Soldered to the Motherboard
Intel announced that its 2014-era microprocessors code-name Broadwell will come in a Ball Grid Array (BGA) package. In English, that means a circuit package made to be soldered to the motherboard.
Up until Broadwell, desktop PCs generally were packaged to fit into mechanical sockets. The key benefits of a socket are twofold: the microprocessor CPU and motherboard can be sold separately, and assembled by the do-it-yourselfer or systems builder; and, the PC could be upgraded with a (better, faster) microprocessor compatible with the socket. For example, you can put 2012 Ivy Bridge microprocessors into 2011 Sandy Bridge motherboards with modest effort.
A BGA future is a desktop problem, as recent notebooks have used soldered-down BGA packaging to achieve a slimmer height. More importantly, just about nobody pops open a notebook to upgrade the processor.
Desktop Upgrade Denial, Anger, Bargaining, Depression, Acceptance
With no sockets in Broadwell and subsequent chip families, the desktop PC enthusiast community has gone into the denial and anger phases of the five stages of grief.
The community belief is that they’ll have to buy a one-shot motherboard-with-CPU purchase with no opportunity for a future performance upgrade. Moreover, there’s gnashing of teeth over the likely problems where motherboard suppliers have to make big-dollar inventory bets when they solder a microprocessor to a particular feature-set on a motherboard product. The fears are much decreased feature choice and a very expensive dead-on-arrival return process.
The desktop enthusiast community may be absolutely correct in their projections for the world after this year’s Haswell. However, I suspect the glass is more than half-full, not approaching empty.
Welcome to Upgrades as a Service (UaaS)
What if Broadwell-generation chips are indeed soldered to notebooks and desktop motherboards? That doesn’t mean upgrades are impossible. I think there is plenty of evidence that Intel has been quietly gearing up for the soldered-down future, a future where upgrades are possible and practical.
In 2010, Intel rolled out a two-phase project that allowed a few microprocessor versions to be upgraded over the Internet, unlocking features with an electronic payment. A lot of thought and e-commerce back-end software development went into this “experiment”. This is the secret sauce that would allow upgrades online.
My thought is that Intel is now about ready to roll out online updates to soldered-down Broadwell-generation microprocessors.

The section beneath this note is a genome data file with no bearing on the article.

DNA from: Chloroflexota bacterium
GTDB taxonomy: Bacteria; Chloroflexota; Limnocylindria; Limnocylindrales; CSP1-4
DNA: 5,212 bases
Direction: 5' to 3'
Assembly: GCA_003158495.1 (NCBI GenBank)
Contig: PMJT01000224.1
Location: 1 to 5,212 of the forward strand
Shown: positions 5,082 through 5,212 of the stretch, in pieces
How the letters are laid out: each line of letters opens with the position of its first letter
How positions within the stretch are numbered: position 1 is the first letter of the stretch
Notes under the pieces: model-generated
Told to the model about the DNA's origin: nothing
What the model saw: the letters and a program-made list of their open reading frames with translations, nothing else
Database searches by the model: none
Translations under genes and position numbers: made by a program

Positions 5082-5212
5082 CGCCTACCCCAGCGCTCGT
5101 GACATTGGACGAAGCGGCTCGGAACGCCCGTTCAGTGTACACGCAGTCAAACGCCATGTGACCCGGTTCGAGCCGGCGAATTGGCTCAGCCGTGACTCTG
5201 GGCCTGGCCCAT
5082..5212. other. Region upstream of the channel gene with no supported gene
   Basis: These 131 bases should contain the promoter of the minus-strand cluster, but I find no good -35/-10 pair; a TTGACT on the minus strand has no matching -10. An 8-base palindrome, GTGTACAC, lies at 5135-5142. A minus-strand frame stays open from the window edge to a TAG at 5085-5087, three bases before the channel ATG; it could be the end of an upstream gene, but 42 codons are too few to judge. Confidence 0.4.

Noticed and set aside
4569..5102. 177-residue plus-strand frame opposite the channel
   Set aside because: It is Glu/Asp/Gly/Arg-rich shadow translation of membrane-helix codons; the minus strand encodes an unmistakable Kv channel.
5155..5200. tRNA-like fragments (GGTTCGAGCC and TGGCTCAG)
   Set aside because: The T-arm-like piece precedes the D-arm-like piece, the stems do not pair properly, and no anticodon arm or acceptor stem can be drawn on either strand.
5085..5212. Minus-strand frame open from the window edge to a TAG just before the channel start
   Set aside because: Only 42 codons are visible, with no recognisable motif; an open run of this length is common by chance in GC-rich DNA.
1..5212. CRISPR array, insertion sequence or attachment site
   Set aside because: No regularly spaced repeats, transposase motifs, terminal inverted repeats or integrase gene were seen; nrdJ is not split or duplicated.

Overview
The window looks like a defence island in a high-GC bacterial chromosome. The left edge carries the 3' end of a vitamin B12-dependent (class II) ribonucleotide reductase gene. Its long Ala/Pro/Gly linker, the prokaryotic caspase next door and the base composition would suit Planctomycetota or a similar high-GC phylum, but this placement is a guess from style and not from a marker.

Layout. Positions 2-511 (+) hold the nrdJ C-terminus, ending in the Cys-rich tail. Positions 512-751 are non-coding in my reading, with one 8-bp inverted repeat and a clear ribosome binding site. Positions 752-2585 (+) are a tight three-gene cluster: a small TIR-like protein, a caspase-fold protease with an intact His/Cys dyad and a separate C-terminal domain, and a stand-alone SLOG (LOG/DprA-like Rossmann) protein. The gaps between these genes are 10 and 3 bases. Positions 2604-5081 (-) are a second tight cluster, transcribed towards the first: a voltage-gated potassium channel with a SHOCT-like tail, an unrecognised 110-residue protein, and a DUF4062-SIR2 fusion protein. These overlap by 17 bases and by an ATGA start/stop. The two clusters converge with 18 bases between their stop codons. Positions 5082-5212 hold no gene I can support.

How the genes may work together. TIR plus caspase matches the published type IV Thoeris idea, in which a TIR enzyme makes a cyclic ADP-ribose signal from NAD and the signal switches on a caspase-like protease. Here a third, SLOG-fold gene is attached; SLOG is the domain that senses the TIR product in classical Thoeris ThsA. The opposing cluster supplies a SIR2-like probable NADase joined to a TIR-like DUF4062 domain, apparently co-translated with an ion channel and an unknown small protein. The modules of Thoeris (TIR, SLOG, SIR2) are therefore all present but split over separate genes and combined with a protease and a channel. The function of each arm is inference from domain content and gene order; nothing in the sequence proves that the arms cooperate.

Want more cores, cache, CPU features, or Turbo headroom? There’s a price for each and a bundle for all.
For PC manufacturers, the uplifts could be made at the factory, and the end-product priced based on feature set. The manufacturer benefit is fewer microprocessor SKUs (i.e., stock-keeping units) at the cost of a new chip feature-set generation step.
Online and retail stores would also require fewer unique SKUs, since the upgrade could be done in-store or online by the end customer. Lower inventory costs and fewer sales, reducing margins, of slow selling chips.
Enterprise customers could upgrade individual knowledge-worker PCs with more performance for a special project at a small fraction of the initial acquisition costs. In fact, it would be done at the line-of-business level with a company credit card.
The upgrade technology is also applicable to notebooks, creating a new upgrade revenue stream.
Intel itself would need many fewer SKUs and the cost of inventory of each. This is not to say that there would be one Broadwell chip that could be infinitely customized. But there would be no need for the 35 desktop SKUs that we have today with Ivy Bridge.
There are gotcha’s with the online upgrade scheme, but the obvious problems also exist with today’s upgradable sockets. For example, keeping the heat dissipation envelope aligned with the microprocessor heat generation; more voltage, more heat.
I think there’s a high probability that Intel will offer online upgrades to Broadwell desktops.
The idea reduces the industry’s increasing SKU complexity, leading to a leaner PC industry, which means higher potential profits. It gives enthusiasts a continued opportunity to pay more to get more performance.
Intel turns most chip sales into starter-homes with an upgrade annuity stream delivering software-industry margins to a hardware company. What’s not to like about that, Wall Street?
The technology to deliver the upgrades online has been in the field since 2010. The how-to-deliver-this lessons have been learned and tweaked.
So, I conclude online upgrades are the solution to Intel’s permanently soldered-down microprocessors.
Comments: Twitter @peterskastner